13. Michael F

    Michael F Paragon of Plants Forums Moderator 10 Years

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    Correctly, Horse-chestnut, which is hyphenated precisely to show that it isn't a Chestnut (Castanea spp.): https://plantatlas2020.org/atlas/2cd4p9h.cpk
     
  14. Michael F

    Michael F Paragon of Plants Forums Moderator 10 Years

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    To be really correct, it should be "fruit", as fruit, like sheep, or deer, doesn't normally have an 's' in the plural: one fruit, two fruit, a good crop of fruit, a bowl of fruit. Saying 'fruits' is like saying 'sheeps' or 'deers', not a serious error, but sounds quaint, and "not quite right".
     
  15. wcutler

    wcutler Paragon of Plants Forums Moderator VCBF Cherry Scout 10 Years

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    I always ate fruit but photographed fruits. This may be a quaint personal thing.
     
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  16. Ron B

    Ron B Paragon of Plants 10 Years

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    With complete lack of consistency this British reference uses the plural for buds, leaves, leaflets, hairs, axils, panicles, petals, stamens and flowers then calls the fruits "fruit"; in addition, the inedible seeds are referred to as "nuts":

    A tree reaching over 100 ft in height, with a rounded, spreading head as much in diameter, and a trunk 15 ft or more in girth; winter buds very resinous. Leaves composed of five to seven leaflets, which are obovate, from 5 to 12 in. long, 2 to 5 in. wide, irregularly toothed, the terminal one the largest; the upper surface is glabrous, the lower one has patches of brown hairs in the axils of the veins, and short hairs thinly scattered over it. Panicles up to 12 in, high, and 4 in. through. Flowers with four or five petals, white with a patch of colour at the base, which is at first yellow, then red; stamens rather longer than the petals. Fruit spiny, 21⁄2 in. across, containing one, sometimes two, of the well-known lustrous brown nuts.

    Aesculus hippocastanum - Trees and Shrubs Online
     
    Last edited: Nov 1, 2023
  17. Margot

    Margot Renowned Contributor 10 Years

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    "Fruit is a collective noun taking a singular verb: Fruit is good for you; The tree bears fruit (not fruits).
    The plural fruits is used in talking about different types of fruit: oranges, mangoes and other fruits."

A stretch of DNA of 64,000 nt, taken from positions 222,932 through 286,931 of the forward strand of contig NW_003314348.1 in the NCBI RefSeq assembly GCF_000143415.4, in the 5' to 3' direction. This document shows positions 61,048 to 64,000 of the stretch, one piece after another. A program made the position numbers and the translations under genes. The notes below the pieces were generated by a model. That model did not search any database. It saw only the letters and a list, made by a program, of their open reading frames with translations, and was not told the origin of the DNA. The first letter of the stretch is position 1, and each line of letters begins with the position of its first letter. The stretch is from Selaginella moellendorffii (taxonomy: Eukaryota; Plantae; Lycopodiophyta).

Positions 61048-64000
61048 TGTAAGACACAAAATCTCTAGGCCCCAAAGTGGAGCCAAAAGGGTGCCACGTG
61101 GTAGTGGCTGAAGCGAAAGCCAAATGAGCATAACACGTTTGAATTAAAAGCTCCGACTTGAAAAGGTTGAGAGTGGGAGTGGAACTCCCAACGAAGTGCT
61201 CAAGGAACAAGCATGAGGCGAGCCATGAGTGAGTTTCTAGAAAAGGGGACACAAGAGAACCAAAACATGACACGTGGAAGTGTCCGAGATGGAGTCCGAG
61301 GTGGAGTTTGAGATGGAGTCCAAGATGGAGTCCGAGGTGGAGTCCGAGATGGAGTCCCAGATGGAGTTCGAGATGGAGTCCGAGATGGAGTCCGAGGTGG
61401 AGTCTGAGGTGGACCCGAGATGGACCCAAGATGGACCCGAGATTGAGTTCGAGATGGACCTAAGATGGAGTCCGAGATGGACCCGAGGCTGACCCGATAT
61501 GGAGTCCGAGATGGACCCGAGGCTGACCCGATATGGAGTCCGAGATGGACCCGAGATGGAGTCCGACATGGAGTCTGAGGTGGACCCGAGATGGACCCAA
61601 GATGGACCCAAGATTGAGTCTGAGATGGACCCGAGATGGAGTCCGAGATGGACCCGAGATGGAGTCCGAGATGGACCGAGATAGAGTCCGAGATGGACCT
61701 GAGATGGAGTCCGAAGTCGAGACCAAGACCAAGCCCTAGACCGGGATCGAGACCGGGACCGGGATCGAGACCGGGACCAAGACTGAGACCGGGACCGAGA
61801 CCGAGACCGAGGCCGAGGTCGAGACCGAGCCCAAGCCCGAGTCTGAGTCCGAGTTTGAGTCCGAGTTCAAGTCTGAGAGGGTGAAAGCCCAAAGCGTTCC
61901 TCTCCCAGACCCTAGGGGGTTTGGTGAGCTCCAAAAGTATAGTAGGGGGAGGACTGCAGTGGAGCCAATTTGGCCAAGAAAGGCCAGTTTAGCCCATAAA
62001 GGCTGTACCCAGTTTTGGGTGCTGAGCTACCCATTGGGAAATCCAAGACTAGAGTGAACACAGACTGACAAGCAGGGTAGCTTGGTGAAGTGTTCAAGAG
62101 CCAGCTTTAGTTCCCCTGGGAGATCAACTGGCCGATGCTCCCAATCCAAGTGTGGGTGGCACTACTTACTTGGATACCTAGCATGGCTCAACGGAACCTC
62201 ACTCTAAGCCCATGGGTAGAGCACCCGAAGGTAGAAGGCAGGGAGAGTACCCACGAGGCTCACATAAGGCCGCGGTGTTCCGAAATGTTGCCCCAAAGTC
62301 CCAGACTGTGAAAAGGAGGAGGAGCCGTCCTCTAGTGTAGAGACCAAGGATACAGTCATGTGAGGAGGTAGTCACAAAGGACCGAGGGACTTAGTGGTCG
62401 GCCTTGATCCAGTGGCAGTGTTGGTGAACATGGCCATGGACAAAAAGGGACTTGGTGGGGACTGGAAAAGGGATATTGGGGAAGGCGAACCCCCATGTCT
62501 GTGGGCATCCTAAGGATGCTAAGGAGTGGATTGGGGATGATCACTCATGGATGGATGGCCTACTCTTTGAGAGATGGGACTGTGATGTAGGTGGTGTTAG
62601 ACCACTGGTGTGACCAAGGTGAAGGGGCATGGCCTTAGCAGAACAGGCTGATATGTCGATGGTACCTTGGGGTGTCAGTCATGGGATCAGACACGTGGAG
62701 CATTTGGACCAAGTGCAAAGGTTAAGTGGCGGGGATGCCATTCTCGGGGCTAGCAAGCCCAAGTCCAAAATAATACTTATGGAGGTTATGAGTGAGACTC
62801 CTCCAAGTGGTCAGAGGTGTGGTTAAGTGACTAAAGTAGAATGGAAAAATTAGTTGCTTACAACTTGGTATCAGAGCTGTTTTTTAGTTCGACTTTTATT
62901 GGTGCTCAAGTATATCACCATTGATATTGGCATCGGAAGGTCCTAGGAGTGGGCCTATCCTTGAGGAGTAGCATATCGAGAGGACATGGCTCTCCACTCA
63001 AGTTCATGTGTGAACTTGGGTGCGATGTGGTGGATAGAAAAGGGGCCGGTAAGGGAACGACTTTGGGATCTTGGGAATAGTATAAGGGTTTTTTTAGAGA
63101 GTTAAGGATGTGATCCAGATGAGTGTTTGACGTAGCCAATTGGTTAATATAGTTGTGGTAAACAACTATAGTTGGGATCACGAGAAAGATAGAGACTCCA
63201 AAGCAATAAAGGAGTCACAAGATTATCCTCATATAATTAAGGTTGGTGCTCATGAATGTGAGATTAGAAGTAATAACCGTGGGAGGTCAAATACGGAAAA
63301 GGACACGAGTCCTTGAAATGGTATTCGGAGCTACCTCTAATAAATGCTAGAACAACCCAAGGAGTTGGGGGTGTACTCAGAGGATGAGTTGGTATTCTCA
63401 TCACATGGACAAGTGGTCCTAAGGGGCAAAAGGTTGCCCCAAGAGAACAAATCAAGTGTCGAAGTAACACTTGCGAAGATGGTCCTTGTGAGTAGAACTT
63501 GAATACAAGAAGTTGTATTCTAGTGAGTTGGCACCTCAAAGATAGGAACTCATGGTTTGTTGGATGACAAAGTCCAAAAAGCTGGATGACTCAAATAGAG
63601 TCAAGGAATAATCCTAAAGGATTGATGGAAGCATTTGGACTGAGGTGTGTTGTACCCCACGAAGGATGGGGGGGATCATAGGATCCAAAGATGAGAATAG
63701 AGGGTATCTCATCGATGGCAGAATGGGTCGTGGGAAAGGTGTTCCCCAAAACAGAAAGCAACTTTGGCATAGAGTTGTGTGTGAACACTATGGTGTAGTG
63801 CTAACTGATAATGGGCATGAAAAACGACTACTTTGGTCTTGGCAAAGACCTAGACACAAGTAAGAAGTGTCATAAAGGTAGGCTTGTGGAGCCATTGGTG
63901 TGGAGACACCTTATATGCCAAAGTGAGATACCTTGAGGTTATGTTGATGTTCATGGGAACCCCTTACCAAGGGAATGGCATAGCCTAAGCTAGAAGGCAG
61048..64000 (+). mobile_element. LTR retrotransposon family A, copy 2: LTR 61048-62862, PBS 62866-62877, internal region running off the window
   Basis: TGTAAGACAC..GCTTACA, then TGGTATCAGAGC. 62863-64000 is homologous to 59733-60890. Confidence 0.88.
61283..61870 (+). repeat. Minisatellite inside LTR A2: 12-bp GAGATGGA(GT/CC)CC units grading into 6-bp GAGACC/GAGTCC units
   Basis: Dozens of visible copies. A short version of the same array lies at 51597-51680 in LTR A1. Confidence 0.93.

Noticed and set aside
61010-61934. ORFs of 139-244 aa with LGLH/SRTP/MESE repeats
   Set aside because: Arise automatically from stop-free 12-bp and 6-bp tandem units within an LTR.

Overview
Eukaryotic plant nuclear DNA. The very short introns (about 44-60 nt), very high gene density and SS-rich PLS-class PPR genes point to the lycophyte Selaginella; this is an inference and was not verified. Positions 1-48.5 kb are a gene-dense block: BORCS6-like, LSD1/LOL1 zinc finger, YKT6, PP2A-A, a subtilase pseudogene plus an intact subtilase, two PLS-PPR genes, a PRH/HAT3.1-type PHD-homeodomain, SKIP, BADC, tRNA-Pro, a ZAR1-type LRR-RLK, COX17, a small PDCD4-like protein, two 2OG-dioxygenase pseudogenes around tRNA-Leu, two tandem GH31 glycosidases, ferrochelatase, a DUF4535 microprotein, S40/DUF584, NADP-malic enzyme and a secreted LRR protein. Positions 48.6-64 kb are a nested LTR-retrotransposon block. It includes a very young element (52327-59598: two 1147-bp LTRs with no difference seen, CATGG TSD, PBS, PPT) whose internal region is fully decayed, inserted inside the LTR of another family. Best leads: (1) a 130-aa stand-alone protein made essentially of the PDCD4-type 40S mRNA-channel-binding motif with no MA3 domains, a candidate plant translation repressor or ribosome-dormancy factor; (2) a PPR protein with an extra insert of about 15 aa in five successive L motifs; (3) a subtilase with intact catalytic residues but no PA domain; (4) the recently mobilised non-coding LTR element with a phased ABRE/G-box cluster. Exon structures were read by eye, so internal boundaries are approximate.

https://dictionary.cambridge.org/dictionary/english-french/fruit

    The nouns, 'bud', 'leaf', 'hair', 'axil', 'panicle', 'petal', 'stamen' and 'flower' are not collective nouns.
     
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  18. Sulev

    Sulev Contributor

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    If there were unfavorable conditions during the blooming period horse-chestnut may produce significantly less fruit. Here in Estonia this year horse-chestnuts have less fruit than usual, many large trees are without any fruit this year.
    This can happen also after very plentiful bearing in previous season.
    If there are no signs of disease, the tree looks healthy, then I wouldn't worry much about absense of fruit. But a little caution wont hurt - keep track if the tree will leaf out normal time next year. Horse-chestnuts are notorious by their habit to break suddenly without much warning if the tree is sick. Falling large branches can pose significant risk for human health and for buildings and cars parked under the tree.
     
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  19. Ron B

    Ron B Paragon of Plants 10 Years

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    Then I guess somebody will have to clue in the producers of thousands of published plant descriptions that use the basic morphological categories leaves, flowers, fruits. Including this one:

    Aesculus hippocastanum - Wikipedia
     
  20. Margot

    Margot Renowned Contributor 10 Years

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    I think that in this quote from Aesculus hippocastanum - Wikipedia,
    "The common name horse chestnut originates from the similarity of the leaves and fruits to sweet chestnuts, Castanea sativa (a tree in a different family, the Fagaceae), together with the alleged observation that the fruit or seeds . . . ", fruits is used incorrectly in the first instance and correctly in the second. (Notice that 'horse chestnut' is not hyphenated either.)


     
  21. Ron B

    Ron B Paragon of Plants 10 Years

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    I'm talking about the Description section of the Wikipedia page. Wherein a commonly repeated basic formatting is followed with first the plant body, then the leaves, flowers and fruits being described. And one variation I've seen in a print publication elsewhere being Form, Bark, Leaves, Flowers, Fruits - how the first subject area is labelled or broken down (as in the case of being split into Form and Bark) varies but the Leaves, Flowers, Fruits combo is much used. Both in garden and wild plant treatments.